Primates face mass extinction
More than half the world’s primates are on the verge of extinction, and they have their Homo sapiens cousins to blame. A landmark new study reveals that farming, hunting, mining, and other human activities threaten to wipe out chimps, lemurs, bonobos, and orangutans, to name just a few. Tracking all 504 species—from Madagascar’s tiny mouse lemur to the 450-pound eastern lowland gorilla of the Democratic Republic of Congo—a global research team found that 75 percent are currently in decline and 60 percent face imminent extinction. “This truly is the 11th hour for many of these creatures,” primatologist Paul Garber tells USA Today. Amid rising global demand for natural resources and food, primate forests are being converted into cattle ranches, soybean fields, rice paddies, and palm oil plantations. Bushmeat has become a key source of food and income for impoverished communities near primate habitats, while primate body parts believed to have healing powers are also being sold on black markets in Asia. If steps aren’t taken to mitigate habitat loss, climate change, and illegal wildlife trade, these mammals will begin to disappear over the next 25 years, researchers warn. They say conservation efforts should focus on Brazil, Madagascar, Indonesia, and Congo; these four countries are home to two-thirds of all primate species. “Governments, nongovernmental organizations, corporations, and_citizens_have to come together to change business as usual,” Garber_says._“Now is the moment.”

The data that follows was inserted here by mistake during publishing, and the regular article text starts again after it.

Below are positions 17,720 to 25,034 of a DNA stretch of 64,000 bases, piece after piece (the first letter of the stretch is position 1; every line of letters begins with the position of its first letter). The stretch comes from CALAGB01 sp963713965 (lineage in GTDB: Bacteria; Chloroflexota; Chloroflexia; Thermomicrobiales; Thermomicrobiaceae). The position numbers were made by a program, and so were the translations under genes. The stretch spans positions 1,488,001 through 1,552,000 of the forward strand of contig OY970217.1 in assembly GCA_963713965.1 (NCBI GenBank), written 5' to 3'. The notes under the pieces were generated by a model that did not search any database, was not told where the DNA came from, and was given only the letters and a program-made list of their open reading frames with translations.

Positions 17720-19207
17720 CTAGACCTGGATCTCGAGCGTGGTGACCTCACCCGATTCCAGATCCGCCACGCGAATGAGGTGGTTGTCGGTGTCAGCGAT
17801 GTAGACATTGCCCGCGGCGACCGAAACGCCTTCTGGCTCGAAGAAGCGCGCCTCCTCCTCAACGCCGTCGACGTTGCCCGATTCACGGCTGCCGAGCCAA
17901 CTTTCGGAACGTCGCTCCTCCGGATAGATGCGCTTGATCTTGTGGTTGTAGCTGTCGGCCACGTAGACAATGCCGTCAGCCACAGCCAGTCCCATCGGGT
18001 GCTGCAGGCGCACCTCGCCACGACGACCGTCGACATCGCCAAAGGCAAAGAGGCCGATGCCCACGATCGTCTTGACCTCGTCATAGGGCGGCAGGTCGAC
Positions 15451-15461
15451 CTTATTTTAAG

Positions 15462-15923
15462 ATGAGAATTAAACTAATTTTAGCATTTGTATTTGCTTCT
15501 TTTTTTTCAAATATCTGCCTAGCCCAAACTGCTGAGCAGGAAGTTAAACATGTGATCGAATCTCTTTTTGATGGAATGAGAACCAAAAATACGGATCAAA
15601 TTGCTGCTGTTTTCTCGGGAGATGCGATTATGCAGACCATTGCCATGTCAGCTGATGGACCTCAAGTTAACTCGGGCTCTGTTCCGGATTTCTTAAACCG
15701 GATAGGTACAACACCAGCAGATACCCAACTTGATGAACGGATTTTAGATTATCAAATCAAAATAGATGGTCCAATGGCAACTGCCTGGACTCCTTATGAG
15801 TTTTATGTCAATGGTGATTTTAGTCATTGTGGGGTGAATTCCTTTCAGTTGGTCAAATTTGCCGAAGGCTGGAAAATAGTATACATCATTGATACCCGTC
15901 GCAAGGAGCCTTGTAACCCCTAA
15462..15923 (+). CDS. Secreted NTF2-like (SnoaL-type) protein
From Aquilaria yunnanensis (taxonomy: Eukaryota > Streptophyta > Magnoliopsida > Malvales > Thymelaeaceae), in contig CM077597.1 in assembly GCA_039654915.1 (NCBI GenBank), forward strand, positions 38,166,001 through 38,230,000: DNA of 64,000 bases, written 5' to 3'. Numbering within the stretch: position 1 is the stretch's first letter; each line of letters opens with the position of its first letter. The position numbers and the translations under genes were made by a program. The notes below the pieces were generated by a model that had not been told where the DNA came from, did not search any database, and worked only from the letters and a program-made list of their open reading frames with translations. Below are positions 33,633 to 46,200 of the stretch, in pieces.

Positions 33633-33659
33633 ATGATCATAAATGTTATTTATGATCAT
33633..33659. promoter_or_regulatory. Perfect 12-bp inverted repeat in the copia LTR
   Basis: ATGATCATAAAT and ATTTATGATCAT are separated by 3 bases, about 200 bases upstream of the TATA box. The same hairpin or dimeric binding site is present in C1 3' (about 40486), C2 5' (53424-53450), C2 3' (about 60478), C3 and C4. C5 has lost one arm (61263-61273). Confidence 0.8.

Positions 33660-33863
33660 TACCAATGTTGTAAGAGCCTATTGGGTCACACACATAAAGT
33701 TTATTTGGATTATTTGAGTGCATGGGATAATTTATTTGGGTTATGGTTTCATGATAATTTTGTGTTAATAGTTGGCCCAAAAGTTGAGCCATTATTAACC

A giant prehistoric otter
Otters are such playful little creatures, they’re often featured in children’s books— but their prehistoric ancestors were somewhat more intimidating. Paleontologists have discovered that a wolf-sized otter with a powerful jaw lived in the swampy waters of southwestern China some 6.2 million years ago. A specimen’s smashed skull, jaw, and teeth were found along with several limb bones in the soft sediment of the Shuitangba coal mine in Yunnan province. After CT scans digitally restored the skull’s shape, the researchers calculated this ancient otter was about twice as big as its largest modern cousins, stretching six feet long and weighing about 110 pounds. The remains also revealed the prehistoric creature had badger-like teeth, suggesting it’s a previously unknown species. “It has the skull of an otter but shares many dental similarities with badgers, which is why we called it melilutra”—Latin for “badger otter”—researcher Xiaoming Wang tells Smithsonian.com. It’s unclear why this ancient badger-otter grew so large, but it’s likely the mollusk eater needed its crushing jaws to crack tough shells.
A buzzkill for alien-hunters